A program typically offered by an employer that provides counseling services for subscribers and their eligible dependents to assist with everyday life challenges and stress management. If your employer has arranged for this benefit, log in and click the My Coverage tab to find more information about your EAP.
Explanation of Benefits (EOB)
A statement sent to the member listing healthcare service(s) obtained, amount(s) paid by the plan and the total amount that a member may owe to a provider.
A less expensive drug that is chemically identical to its brand name equivalent but can only be produced after the brand name drug's patent has expired. See also Tier 1.
Health Maintenance Organization (HMO)
A health insurance plan that provides a predetermined medical care benefit package and requires members to use providers in the plan's network to receive benefits. See also HMO provider. If you are an HMO member, you will need to check to see whether a provider is an HMO provider. If a provider is an HMO provider, you will receive your benefits for covered services as outlined in your certificate or contract. If you choose to visit a non-HMO provider, you will not receive any benefits except in the case of an emergency. Please note, whether a provider is participating, non-participating, preferred or non-preferred does not apply to HMO members.
Health Reimbursement Arrangement (HRA)
An HRA is the same thing as a Personal Care Account (PCA). It is commonly used with a high-deductible health plan such as Personal Blue. An HRA is funded by an employer. Members can use money in their HRA to pay for eligible medical expenses. They can roll over any unused funds each year, and employers can establish limits on the rollover amount.
Health Savings Account (HSA)
An account that allows members enrolled in a qualified high-deductible health plan to contribute funds on a tax-free basis into the member's account for payment of qualified medical expenses as defined by the IRS. A member's employer may also contribute funds to the account. Unused funds in an HSA roll over in the member's account at the end of each calendar year. Learn more about Health Savings Accounts.
A service for the prevention, diagnosis and or treatment of a health condition.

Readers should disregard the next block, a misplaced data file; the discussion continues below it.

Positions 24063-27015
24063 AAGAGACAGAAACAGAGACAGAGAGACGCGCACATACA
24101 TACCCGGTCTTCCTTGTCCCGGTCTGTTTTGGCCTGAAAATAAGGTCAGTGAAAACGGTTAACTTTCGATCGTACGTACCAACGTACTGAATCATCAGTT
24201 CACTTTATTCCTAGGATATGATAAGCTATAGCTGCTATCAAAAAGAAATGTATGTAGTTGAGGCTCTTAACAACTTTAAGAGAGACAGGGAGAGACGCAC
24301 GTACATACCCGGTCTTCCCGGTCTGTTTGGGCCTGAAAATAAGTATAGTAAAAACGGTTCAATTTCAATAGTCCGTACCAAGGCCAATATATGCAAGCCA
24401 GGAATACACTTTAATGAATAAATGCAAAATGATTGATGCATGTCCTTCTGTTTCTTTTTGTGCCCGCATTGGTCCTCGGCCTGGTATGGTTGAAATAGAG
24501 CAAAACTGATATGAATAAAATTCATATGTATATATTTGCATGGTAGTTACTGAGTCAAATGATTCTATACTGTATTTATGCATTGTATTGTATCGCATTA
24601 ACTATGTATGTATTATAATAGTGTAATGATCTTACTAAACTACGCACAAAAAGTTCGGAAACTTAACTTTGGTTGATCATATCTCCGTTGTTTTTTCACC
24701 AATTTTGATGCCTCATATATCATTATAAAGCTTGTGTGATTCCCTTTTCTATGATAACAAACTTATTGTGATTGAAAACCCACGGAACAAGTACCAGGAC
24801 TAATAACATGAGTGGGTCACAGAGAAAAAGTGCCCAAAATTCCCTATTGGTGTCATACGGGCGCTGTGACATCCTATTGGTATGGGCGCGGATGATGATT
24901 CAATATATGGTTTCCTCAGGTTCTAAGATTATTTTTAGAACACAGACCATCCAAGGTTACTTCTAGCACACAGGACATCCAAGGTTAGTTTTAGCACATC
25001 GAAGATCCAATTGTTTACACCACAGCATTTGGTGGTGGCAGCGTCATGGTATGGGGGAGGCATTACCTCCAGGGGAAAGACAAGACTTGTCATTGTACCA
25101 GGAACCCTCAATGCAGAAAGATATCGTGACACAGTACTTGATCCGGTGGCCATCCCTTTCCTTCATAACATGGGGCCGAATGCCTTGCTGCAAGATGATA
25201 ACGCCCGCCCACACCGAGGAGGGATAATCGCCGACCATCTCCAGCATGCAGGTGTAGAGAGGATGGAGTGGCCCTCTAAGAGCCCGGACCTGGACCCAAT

An organization that provides medical services such as a chaplain and on call nurse and medical supplies to individuals who are terminally ill.
A facility that provides 24 hour healthcare and nursing services to treat injured and sick patients on an inpatient and outpatient basis.
Initial Enrollment Period (Open Enrollment)
A period of time when an individual is first eligible to enroll for healthcare coverage.
A hospital, pharmacy, physician or other medical service provider that has a contract to participate in one or more plans with Blue KC. A provider who is considered in-network for one plan may be considered out-of-network for another plan.
Cases in which the effectiveness and/or safety of a healthcare service has not been established. Benefits are not available for investigational healthcare services. Please see the Exclusions and Limitations sections of your certificate or contract for more information.
The maximum dollar amount or number of services or visits that Blue KC will cover over the duration of a member’s health insurance policy. Blue KC will not pay for services beyond this maximum.
A federal government program that provides health insurance to anyone ages 65 and older, to anyone with permanent kidney failure and to certain people with disabilities. Medicare consists of four parts:
- Medicare Part A helps cover inpatient care in hospitals and skilled nursing facilities and hospice care.
- Medicare Part B helps cover doctor services and outpatient care.
- Medicare Part C is provided through private insurance companies approved by Medicare that provides lower costs and expanded benefits.
- Medicare Part D may help lower the cost of prescription drugs. Learn more about Medicare Parts A, B and C. Learn more about Medicare Part D.
Member Identification Card (member ID Card)
A member ID card includes the member's name, member and group identification numbers, healthcare plan name, copayment amounts and customer service phone numbers. Members should always have their member ID card with them because it is typically required at every office, hospital and pharmacy visit. To order a temporary or replacement member ID card, log in, click the My Account tab. You can request a temporary card or order a new member ID card.
A hospital, pharmacy, physician or other medical service provider that does not have a contract with Blue KC or another Blue Cross and/or Blue Shield plan to provide healthcare services to members. Depending on the member's plan, services from a non-participating provider may or may not be covered. A non-participating provider is also referred to as an out-of-network provider. PPO members who visit a non-participating provider will receive limited benefits; HMO members will not receive any benefits except in the case of an emergency.